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Khorasan wheat is an ancient grain type; "Khorasan" refers to an historical region in the northeast of Iran, which was once much larger than modern-day Khorasan Province. This grain is twice the sized of modern-day wheat and is known for its rich nutty flavor. Since 1990 KAMUT is registered as a trademark by Kamut International, Ltd. with the United States Patent and Trademark Office for the wheat variety QK-77 of this species.
Original botanical identifications were uncertain. The variety is a form of Triticum turanicum (also known as T. turgidum subsp. turanicum), Khorasan wheat. Identifications sometimes seen as T. polonicum are incorrect as the variety, although long-grained, lacks the long glumes of this species. Recent genetic evidence from DNA fingerprinting suggests that the variety is perhaps derived from a natural hybrid between T. durum and T. polonicum, which would explain past difficulties in arriving at a certain classification.
The variety is lower yielding than spring wheat, with yields of about 1.1 tonnes per hectare (17 bu/ac).
Khorasan wheat is sold in North America, Europe, Australia, and Asia. It can be found in products such as breads, breakfast cereals, pastas, a grain extract drink, beer, cookies, and crackers. The grain kernels can be milled into flour. The actual wheat grains can be soaked and used in salads. Even the wheatgrass can be harvested to be an ingredient in many different supplements.
As a wheat species, it is unsuitable for those with celiac disease.
The exact origin of khorasan is unknown. It is possible that this ancient grain, like many other ancient varieties, originated in the Fertile Crescent. Many stories surround its origin. One says the grain was found in the tombs of the ancient Egyptian Pharaohs, hence the nickname; "King Tut's Wheat". Of interest is that "Kamut", or rather, "K-M-T" (pronounced with vowels elided) was the hieroglyphic designation for ancient Egypt, indicating that the nation may have derived its very identity from this important source of sustenance. Another legend is that Noah used the grain on the ark resulting in the nickname "Prophet’s wheat". Other legends surmise it was brought over by invading armies into Egypt. In Turkey, it has the nickname "Camel's Tooth" due to its hump back shape or, more probably, because it resembles a camel's tooth.
|Nutritional value per 100 g (3.5 oz)|
|Energy||1,411 kJ (337 kcal)|
|- Starch||52.41 g|
|- Dietary fibre||9.1 g|
|- saturated||0.192 g|
|- monounsaturated||0.214 g|
|- polyunsaturated||0.616 g|
|Thiamine (vit. B1)||0.591 mg (51%)|
|Riboflavin (vit. B2)||0.178 mg (15%)|
|Niacin (vit. B3)||6.35 mg (42%)|
|Pantothenic acid (B5)||0.9 mg (18%)|
|Vitamin B6||0.255 mg (20%)|
|Vitamin E||0.6 mg (4%)|
|Iron||4.41 mg (34%)|
|Magnesium||134 mg (38%)|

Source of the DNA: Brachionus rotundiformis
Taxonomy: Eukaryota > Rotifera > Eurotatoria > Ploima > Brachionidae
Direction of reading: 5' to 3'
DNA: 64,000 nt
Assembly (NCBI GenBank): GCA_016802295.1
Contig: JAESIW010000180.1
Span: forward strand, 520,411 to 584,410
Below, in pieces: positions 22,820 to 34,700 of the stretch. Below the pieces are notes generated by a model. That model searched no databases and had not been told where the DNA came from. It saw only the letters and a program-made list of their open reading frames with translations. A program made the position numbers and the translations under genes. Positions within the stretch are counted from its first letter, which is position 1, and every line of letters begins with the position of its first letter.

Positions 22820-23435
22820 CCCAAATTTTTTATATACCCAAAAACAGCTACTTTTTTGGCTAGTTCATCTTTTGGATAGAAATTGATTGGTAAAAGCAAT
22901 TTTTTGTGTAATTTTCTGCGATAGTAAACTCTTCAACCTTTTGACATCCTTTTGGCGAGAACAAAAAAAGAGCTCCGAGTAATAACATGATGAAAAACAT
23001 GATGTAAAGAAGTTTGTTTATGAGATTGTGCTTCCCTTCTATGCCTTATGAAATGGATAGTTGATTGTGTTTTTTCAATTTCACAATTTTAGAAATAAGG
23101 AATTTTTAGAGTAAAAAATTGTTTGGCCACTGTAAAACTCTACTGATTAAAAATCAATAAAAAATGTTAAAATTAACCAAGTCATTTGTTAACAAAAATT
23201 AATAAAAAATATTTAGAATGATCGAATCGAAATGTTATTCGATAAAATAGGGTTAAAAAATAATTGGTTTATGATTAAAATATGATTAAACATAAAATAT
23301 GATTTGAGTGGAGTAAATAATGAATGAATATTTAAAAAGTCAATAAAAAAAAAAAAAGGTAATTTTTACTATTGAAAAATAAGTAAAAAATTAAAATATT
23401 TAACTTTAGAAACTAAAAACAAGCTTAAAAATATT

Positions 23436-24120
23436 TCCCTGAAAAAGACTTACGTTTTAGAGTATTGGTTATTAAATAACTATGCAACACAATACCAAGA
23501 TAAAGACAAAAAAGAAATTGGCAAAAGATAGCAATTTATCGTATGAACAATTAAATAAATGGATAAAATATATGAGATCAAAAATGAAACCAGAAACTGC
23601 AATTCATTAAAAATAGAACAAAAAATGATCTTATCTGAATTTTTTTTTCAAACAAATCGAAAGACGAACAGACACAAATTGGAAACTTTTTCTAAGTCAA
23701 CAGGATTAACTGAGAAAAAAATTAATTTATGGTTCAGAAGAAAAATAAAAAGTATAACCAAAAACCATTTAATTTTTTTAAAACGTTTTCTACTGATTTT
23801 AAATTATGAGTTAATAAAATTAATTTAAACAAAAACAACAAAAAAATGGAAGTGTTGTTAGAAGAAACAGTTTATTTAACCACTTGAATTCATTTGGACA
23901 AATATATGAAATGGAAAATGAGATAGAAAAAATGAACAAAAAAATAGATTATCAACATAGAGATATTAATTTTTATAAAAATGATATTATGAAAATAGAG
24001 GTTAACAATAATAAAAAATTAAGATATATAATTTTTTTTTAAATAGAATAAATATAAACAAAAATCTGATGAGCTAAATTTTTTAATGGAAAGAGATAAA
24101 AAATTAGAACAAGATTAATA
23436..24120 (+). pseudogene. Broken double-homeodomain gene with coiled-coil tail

|Manganese||2.86 mg (136%)|
|Phosphorus||386 mg (55%)|
|Potassium||446 mg (9%)|
|Zinc||3.68 mg (39%)|
|Percentages are relative to
US recommendations for adults.
Source: USDA Nutrient Database
The grain itself is very high in its protein content. It also contains a high mineral concentration especially in selenium, zinc, and magnesium. This grain variety is considered a high energy wheat, and provides the body with more energy in the form of complex carbohydrates. Because of its low oxidation levels it loses little nutritional content when being ground and processed. Even though this wheat variety contains gluten, it has been found to be more easily digestible by people who may have slight allergic tendencies.
See also 
- "The Plant List: A Working List of All Plant Species".
- Khlestkina, Elena K.; Röder, Marion S.; Grausgruber, Heinrich; Börner, Andreas (2006). "A DNA fingerprinting-based taxonomic allocation of Kamut wheat". Plant Genetic Resources 4 (03): 172–180. doi:10.1079/PGR2006120.
- "KAMUT - Why a Trademark". KAMUT® brand khorasan wheat. Retrieved 2 April 2013.
- "Word Mark KAMUT". Trademark Electronic Search System (TESS). USPTO. Retrieved 2 April 2013.
- "Word Mark KAMUT - standard character mark". Trademark Electronic Search System (TESS). USPTO. Retrieved 2 April 2013.
- "Khorasan (Kamut® brand) wheat". Saskatchewan Ministry of Agriculture. undated.
- Reichelt, Clyde (Jun 7, 1964). "King Tut Wheat, 'Corn of Egypt's Ancients'". Great Falls Tribune. pp. 1–4.
- Stallknecht, G.F., K.M. Gilbertson, and J.E. Ramey. 1996. Alternate wheat cereals as food grains: Einkorn emmer, spelt, kamut, and triticale. p. 156–170. In: J. Janick (ed.), Progress in new crops. ASHS Press, Alexandria VA.
Further reading 
- Sacks, Gordon (2005). "Kamut: A New Old Grain". Gastronomica 5 (4): 95–98. doi:10.1525/gfc.2005.5.4.95. JSTOR 10.1525/gfc.2005.5.4.95.
- Quinn, R.M. (1999). "Kamut: Ancient grain, new cereal". In Janick, J.. Perspectives on new crops and new uses. ASHS Press, Alexandria. pp. 182–183. http://www.hort.purdue.edu/newcrop/proceedings1999/v4-182.html.
- Rodríguez-Quijano, Marta; Lucas, Regina; Ruiz, Magdalena; Giraldo, Patricia; Espí, Araceli; Carrillo, José M. (2010). "Allelic Variation and Geographical Patterns of Prolamins in the USDA-ARS Khorasan Wheat Germplasm Collection". Crop Science 50 (6): 2383–91. doi:10.2135/cropsci2010.02.0089.
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